What’s it like to put your creative baby into the world?
Creating a book is both wonderful and terrifying. Once terrifying couldn’t stop me anymore, I was finally ready!
This process has been filled with moments of elation and trepidation. I found myself sometimes saying, “don’t judge my child!” But so far the two books in the Desdemona’s Dreams series have been affecting people in such a positive way (our first book: To Dream of Dancing won the Outstanding Illustrated Children’s Book of the Year). The biggest feedback is always curiosity about the details; there is so much wonder in this series!
What’s the hardest part about working together with an illustrator?
Working with Aaron is an interesting endeavor- we vibe really well and usually come up with too many ideas. The hardest part is lining things up in a row. To be honest, I’ve been wary of collaborating with other artists because it can be so frustrating! I’ve had experiences working with other creatives in the past where the projects became battlefields of schedules, egos, and flakiness. I was looking for an artist that was committed to their work, and that could visually bring my books to life. Aaron and I both have the drive to get the work out there.
So, in your opinion what makes a professional artist?
Art is about the purity of expression. But I think the difference between a professional artist and a hobbyist comes down to producing. A hobbyist creates things without a sense of time, because it doesn’t matter if people see their work. A professional, on the other hand, puts dedicated time into their craft because they must show it to the world-
“I must finish this so the world can see.”
Art is the expression, but the urgency and subsequent execution is what makes an artist go pro.
Jumping topics a moment, your book has all main female characters in it, why is that?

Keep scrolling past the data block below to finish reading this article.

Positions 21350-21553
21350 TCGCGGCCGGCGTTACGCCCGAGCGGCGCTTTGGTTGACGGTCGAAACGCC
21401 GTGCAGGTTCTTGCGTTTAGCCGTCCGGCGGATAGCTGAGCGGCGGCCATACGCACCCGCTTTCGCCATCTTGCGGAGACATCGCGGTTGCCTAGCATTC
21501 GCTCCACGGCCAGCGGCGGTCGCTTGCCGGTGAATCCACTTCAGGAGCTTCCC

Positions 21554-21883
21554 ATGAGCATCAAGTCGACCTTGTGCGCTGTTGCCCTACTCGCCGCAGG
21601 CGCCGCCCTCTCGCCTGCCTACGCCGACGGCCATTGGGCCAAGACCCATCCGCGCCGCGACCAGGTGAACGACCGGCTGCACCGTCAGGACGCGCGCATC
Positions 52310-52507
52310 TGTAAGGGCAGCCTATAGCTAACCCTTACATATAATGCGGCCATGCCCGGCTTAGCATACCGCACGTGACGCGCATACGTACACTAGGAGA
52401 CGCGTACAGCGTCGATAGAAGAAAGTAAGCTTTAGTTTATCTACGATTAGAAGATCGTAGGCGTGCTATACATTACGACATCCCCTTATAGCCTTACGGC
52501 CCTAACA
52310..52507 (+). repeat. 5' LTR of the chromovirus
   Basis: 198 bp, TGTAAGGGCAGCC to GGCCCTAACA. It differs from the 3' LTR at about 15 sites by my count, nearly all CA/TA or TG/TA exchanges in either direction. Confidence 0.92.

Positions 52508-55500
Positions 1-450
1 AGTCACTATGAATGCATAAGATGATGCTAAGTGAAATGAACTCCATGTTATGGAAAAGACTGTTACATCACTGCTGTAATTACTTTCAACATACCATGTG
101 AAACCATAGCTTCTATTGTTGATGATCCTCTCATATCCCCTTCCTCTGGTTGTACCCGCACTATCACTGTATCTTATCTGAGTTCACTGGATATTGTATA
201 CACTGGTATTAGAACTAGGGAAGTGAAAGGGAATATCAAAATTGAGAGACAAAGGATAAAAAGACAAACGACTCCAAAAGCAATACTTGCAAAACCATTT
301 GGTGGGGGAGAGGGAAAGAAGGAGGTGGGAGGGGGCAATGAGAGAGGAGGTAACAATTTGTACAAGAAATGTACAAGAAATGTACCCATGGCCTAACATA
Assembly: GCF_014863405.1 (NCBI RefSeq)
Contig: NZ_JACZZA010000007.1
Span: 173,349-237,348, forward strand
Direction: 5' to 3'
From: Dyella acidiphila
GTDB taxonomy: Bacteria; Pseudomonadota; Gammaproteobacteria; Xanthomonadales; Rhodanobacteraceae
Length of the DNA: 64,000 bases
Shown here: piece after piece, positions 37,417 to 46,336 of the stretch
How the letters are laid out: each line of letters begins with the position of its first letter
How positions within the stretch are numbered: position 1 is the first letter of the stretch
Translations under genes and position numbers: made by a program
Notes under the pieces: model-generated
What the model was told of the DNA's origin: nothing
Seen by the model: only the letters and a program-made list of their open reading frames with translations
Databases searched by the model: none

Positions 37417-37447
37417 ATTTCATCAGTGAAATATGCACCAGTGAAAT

For so long the majority of mainstream fairytales have portrayed women as damsels in distress, but, the truth of the matter is, women don’t need men to solve their problems. I think Desdemona’s Dreams having a strong young woman as the lead protagonist, and her two aunts as the matriarchs of her story, will hopefully serve to empower little girls to believe more in themselves. There is enough patriarchy going on in the structure of the modern world, and we need to facilitate less of it.
How do you feel about the patriarchy situation as of this past Tuesday?
To be honest, I wish it surprised me. Unfortunately, my country has lived under the slogan of equality, to cover an extremely bigoted patriarchal system for as long as it’s existed. Perhaps, with all of the ugliness now at the absolute forefront, people will wake up and realize they’ve been living in someone else’s dream, and that it’s not a good one. I think now is the time when empowering women, and girls, not to tolerate the status quo of inequality, is even more important. Nurture the imaginations of our youth, and you grow a better future.
So after a result like that, how do you keep doing this work?
The prospect of positively impacting our current generation of parents, and future generations of citizens, through children’s books is what gets me going again. Just 3 days ago at our first book signing for our new book Desdemona’s Dreams: The Land of Mar I remember two little girls who had traveled to the shop. According to their moms, they had been reading the 1st book to each other over and over from the backseat of the car. They came with so many questions about what was going to happen next. This reinvigorates me- igniting a sense of curiosity and wonder, that sparks the imagination of children as they adventure in Desdemona’s dream world.
Are you recommending escapism?
No. But this world is crazy and we all need to hone our imaginations if we are going to try to create something better.